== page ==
Monday, May 17, 2021

Babes Bake Povitica

Many moons ago I was one of the Daring Bakers, a group which attempted to bake recipes that really challenged us and sometimes were ones that we had be afraid to try making. This challenge reminded me of those days. I have often wondered if I could make a pastry or bread that required stretching the dough almost thin enough to read through but I was afraid to try. Povitica is such a pastry and so I finally attempted it...and did a pretty good job, too. The other way that this reminded me of the Daring Baker days was that it was a complex recipe, requiring many steps and so many implements to make that both my sinks were needed for the cleanup! It also required space. I ended up doing the dough stretching on the back side of a tablecloth spread over one end of my kitchen counter. There just wasn't enough room in the bake center.

So was it worth it? I would say yes, especially since Sweetie really loves it. It looks wonderful and the looks reflect fairly the amount of time and effort that went into it. However, these days I often take the easier path, so I doubt that I'll make it again. I think that I can have the same taste by using the wonderful walnut filling in an easier bread.

I did use that walnut filling just as given in the recipe, with the usual caveat that all dairy is replaced with non-dairy substitutes. For the pastry I used a combination of lots of pastry flour, a small amount of Irish wholemeal flour that I sifted so that only the very fine flour was used, plus another small amount of all purpose flour. I made sure to  knead for a long, long time to develop the gluten, most of it with the stand mixer, but the final few minutes using a bench scraper and hand kneading.

This recipe pretty much takes all day since the first rise is about three hours and that's after all that kneading. The second rise is about the same and the bake is an hour, so plan on a minimum of 8.5 hours since stretching the dough and spreading the filling takes at least a half hour. I made the filling about hour two of the first rise. If I were to do it again, I'd make it right before the end of the third hour. I think it would have spread better slightly warm. As it was I spread it using a small offset spatula and I dipped that in hot water before each use to help warm up the filling so that it would spread more easily and not tear the dough.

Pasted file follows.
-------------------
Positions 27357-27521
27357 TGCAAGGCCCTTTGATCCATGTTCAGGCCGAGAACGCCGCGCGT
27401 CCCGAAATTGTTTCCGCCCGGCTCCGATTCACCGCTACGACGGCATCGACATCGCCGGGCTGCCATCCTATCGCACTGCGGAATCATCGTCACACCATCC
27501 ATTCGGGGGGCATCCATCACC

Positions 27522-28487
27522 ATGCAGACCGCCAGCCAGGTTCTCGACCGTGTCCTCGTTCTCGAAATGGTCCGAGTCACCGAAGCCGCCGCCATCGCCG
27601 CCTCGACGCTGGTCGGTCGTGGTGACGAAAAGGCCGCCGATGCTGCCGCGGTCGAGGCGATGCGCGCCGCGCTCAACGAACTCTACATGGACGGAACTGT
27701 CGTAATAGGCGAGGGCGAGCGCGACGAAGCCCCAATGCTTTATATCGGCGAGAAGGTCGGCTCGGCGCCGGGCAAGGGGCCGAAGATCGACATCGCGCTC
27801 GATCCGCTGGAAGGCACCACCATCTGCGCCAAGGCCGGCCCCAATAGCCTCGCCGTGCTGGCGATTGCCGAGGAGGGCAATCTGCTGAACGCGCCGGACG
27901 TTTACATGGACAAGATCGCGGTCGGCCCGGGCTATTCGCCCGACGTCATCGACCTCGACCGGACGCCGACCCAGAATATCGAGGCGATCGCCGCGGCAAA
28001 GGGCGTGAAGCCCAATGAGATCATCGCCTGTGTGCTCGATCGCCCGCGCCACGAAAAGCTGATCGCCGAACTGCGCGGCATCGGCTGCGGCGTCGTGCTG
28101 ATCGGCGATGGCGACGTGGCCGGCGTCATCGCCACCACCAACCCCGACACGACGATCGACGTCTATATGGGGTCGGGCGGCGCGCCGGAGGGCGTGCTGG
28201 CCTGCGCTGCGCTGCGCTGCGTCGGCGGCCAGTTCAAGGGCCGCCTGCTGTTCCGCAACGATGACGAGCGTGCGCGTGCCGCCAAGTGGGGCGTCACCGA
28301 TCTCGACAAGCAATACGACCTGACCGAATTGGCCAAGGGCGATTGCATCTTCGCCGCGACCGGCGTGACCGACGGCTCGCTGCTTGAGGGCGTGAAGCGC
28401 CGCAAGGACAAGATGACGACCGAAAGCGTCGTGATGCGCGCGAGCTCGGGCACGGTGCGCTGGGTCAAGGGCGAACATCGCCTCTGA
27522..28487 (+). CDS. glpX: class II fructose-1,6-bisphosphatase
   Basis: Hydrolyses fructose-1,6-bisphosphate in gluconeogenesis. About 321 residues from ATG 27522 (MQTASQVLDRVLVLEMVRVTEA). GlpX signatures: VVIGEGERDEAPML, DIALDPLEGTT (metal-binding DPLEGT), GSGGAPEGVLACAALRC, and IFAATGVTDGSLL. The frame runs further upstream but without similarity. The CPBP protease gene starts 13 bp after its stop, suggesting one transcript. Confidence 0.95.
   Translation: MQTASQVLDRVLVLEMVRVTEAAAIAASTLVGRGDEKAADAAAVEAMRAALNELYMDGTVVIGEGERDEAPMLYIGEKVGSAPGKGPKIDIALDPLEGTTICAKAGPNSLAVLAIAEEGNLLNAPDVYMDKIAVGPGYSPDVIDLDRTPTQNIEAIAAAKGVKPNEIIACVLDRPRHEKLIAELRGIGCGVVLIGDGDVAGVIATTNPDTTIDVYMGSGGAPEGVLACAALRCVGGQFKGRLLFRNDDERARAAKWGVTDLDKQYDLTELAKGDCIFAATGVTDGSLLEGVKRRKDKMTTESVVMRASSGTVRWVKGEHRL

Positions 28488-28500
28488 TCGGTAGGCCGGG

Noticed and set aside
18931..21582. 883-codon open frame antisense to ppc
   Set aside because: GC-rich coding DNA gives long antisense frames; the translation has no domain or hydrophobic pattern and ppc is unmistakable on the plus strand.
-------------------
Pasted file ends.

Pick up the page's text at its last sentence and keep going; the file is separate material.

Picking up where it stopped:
As it happens, I did tear the dough here and there a bit, but you don't really notice once it's all rolled up. I do wish that I'd trimmed the edges of the rectangle. It was thicker there and once rolled into the dough roll it wasn't as pretty as it would have been if I had cut those out as you can see by the photo above. Otherwise I wouldn't change a thing.

Don't forget, there is cinnamon in the filling. This lovely bread will make your kitchen smell heavenly!

If you'd like to be a Buddy be sure to go to our Kitchen of the Month, Kelly of A Messy Kitchen, and send her an email with your URL of the your experience with making the bread, plus a photo. She will include you in the round-up if you do so by May 29th.

Also be sure to visit the other Bread Baking Babes to see what they have made. I assure you, most of their bread's are far more professional looking than mine!

makes 1 loaf
Recipe from Bake Street



A pan 10 x 4 x 3 inches (25 x 11 x 7 cm) 

10 oz (285 g) T45 flour (this is essentially a pastry flour, soft wheat)(I think you can safely just use all purpose flour and just let it rest while stretching if it resists.)
0.05 oz (1.4 g) dry yeast (~½ tsp)
4.25 oz (120 g) whole milk (I used 2%)(
I used soy creamer)
0.5 oz (15 g) water
0.18 oz (5 g) salt
1 large egg (2.1 oz - 60 g)
1.75 oz (50 g) sugar, divided

0.8 oz (22 g) unsalted butter melted and cooled, divided (Butter substitute)


9.9 oz (280 g) walnuts

3.35 oz (95 g) sugar

½ Tbsp unsweetened cocoa powder

0.1 oz (3 g) cinnamon powder

pinch of salt 

2 oz (58 g) unsalted butter (Butter substitute)

2.1 oz (60 g) whole milk (used soy creamer)

1 large egg yolk

¼ tsp vanilla extract


For Topping:

0.9 oz (25 g) unsalted butter melted and cooled (Butter substitute)

icing sugar (optional)



 First, make the dough.

 In a bowl or stand mixer, combine the flour together with the dry yeast.  Then add the milk, water, egg and salt.

Mix the ingredients in the bowl until a fairly smooth and homogeneous dough is obtained.

Add the sugar in two additions, kneading each time until it is fully integrated.

Knead the dough until it is smooth and silky with at least a medium gluten development.  Work in the butter in about three additions until smooth again.

Knead for about 12-15 minutes to develop the gluten well and obtain an elastic, soft, and very well developed dough.   It may be slightly sticky but should pass the windowpane test.  If it does not, the final stretching will not be possible without tearing.

When the dough is properly developed, form into a ball and place in a lightly oiled bowl.

Cover with plastic wrap and let rise until it doubles its volume. This can take up to three hours.